Introduction: Sweet Little Metal Floral Chandelier Lamp Light
I found a box with broken chandelier and lamp parts, and while most of the parts were relatively modern, there was a small metal chandelier tier with flowers on it that looked older and quite unique. I assume it was a part of a bigger lamp at one point but perhaps it broke and someone took it apart. The paint was dirty ivory...probably had been white at one point, but it was yellowed and covered in dust. Some of the flowers were broken off, but I thought it was so sweet...and knew it could be revived and fixed up into a working lamp once again. Challenge accepted!
Step 1: Clean It Up...and Paint It Up!
Here is the "before" pic of the metal lamp part I was fixing and repurposing. The first thing I did was remove all of the metal flowers (there were a few still attached) and clean up the whole thing using disinfectant wipes and a magic sponge to get as much grime off as possible. Then, I painted it all white with metal spray paint ( with the prime + paint type for metal.) Tip: light mists of paint and several layers ensure even adhering w/ no clumps or drips - so take your time step way between the layers for it to dry well before you go back again with more paint. When one side is well done, flip it over to do the other.
Step 2: Brightening Up the White Flowers With a Pop of Red
Next, I carefully painted the inside of the flowers a bright red with a small paintbrush. After a few layers, when that was dry, I sprayed them with a clear satin mist spray paint to "lock it in."
Step 3: Painting the "stigma" of the Flowers and Creating Replacement Ones
Each flower was attached to the chandelier with a metal "stigma" that doubled as a nut to secure the flower to the frame. But since two of the flowers were no longer attached, I was missing 2 "stigma" nuts. I found 2 small nuts that fit the thread on the chandelier ends, and I using 2 part epoxy, I sculpted new stigmas to attach to them - the two part epoxy, Magic Sculpt, is a 50/50 putty mixture of two different materials that, when mixed together, create a chemical reaction and start hardening. You have about an hour to work with it once you have mixed the two putties together, then you sculpt/shape what you need and let it sit for about 6 hours for it to become hard. Once I had all all 6 stigmas (the real ones and the replacement ones I created), I painted them all black.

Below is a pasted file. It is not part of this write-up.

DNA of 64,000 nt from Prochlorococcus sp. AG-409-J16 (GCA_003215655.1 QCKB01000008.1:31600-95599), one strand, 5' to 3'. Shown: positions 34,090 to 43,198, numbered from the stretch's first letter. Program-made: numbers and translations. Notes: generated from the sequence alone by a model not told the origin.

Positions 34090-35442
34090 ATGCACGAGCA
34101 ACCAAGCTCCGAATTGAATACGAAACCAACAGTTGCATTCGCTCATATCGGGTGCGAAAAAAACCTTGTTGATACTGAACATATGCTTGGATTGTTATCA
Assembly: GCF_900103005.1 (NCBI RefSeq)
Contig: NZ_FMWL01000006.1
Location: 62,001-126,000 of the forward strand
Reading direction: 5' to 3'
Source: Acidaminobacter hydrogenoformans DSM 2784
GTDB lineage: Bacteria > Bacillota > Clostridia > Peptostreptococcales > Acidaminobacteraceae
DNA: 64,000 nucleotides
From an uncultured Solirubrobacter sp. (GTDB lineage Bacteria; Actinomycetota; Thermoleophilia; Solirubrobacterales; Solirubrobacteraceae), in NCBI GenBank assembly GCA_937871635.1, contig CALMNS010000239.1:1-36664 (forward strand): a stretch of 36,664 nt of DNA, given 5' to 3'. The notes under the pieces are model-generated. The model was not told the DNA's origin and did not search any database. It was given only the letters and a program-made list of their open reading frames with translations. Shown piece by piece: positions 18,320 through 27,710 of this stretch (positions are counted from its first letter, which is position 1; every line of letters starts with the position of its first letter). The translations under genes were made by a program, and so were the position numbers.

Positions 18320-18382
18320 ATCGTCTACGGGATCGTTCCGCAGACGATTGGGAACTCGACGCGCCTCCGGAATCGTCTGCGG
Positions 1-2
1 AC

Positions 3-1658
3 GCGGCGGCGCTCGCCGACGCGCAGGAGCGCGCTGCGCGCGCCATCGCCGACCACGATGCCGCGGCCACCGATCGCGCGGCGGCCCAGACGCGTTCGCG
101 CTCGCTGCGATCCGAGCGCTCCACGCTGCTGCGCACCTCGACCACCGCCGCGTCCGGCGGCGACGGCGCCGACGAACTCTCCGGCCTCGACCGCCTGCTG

Step 4: Preparing the Electrical Wires and Attaching the Lamp
Pass the electrical wire through the chandelier tier opening BEFORE attaching the lamp mechanism. Remove the cover from the light bulb housing area to expose the connecting points. Loosen each of the screws on the sides of the light bulb housing so they are still attached but further out, then set aside. Then, you will need to use wire strippers to cut and slide off the casing to expose the tips of the electrical wires. Once they are stripped, shape them into a "J" shape and, one side at a time (one side with the white wire and the other side with the black wire), coil them around the screw carefully, making sure all the filaments are well wrapped around the screw, just under the screw head. Slowly tighten the screws, making sure the wires are still wrapped around the screw as you tighten. Once you have both sides connected, you can reapply the cover (I painted mine white before the applying to they would match the lamp).
Step 5: Attach It to the Ceiling and You Are Done!
Once all the electrical was put in place, I put each metal flower in its place and secured them in the chandelier tier with the stigma "nuts". The other end of the electrical wire can either be attached right to the ceiling fixture (it's best to call an electrician for this one!), or you can attach a plug to it and hang it from a hook... we attached it from the ceiling, and I had an extra white plastic mounting plate cover we used to hide the mounting bracket. I used a 25 W Vintage Style Edison Bulb, which I think really works with this finished product.
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Fix It! Contest